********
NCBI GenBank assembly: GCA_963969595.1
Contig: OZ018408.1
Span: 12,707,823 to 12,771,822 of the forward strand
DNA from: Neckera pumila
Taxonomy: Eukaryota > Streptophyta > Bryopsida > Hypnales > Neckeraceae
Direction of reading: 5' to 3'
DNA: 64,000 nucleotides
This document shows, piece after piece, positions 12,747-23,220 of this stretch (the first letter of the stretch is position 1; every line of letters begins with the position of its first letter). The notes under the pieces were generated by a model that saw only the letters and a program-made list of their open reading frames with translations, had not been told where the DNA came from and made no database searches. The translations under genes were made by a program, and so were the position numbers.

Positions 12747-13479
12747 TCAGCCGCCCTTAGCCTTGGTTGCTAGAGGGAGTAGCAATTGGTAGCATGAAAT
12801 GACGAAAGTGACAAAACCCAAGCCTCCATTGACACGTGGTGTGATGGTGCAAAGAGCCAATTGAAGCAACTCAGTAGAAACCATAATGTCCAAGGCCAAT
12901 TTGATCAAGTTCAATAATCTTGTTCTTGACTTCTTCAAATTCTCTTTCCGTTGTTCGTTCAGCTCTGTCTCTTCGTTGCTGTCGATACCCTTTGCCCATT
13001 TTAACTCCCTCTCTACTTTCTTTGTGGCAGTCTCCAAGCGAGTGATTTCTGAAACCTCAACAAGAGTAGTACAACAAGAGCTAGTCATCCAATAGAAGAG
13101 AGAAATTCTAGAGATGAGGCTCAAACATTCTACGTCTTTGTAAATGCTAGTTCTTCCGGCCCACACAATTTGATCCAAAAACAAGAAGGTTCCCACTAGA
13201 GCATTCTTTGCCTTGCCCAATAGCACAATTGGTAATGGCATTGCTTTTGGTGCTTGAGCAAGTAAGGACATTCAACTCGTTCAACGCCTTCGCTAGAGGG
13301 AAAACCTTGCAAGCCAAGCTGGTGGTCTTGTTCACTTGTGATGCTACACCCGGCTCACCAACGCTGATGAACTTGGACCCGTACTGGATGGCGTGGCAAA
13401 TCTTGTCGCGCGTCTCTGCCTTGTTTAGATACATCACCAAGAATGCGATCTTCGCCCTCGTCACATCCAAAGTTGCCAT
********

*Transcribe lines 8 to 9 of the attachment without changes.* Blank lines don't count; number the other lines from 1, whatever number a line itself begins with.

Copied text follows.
This document shows, piece after piece, positions 12,747-23,220 of this stretch (the first letter of the stretch is position 1; every line of letters begins with the position of its first letter). The notes under the pieces were generated by a model that saw only the letters and a program-made list of their open reading frames with translations, had not been told where the DNA came from and made no database searches. The translations under genes were made by a program, and so were the position numbers.

Positions 12747-13479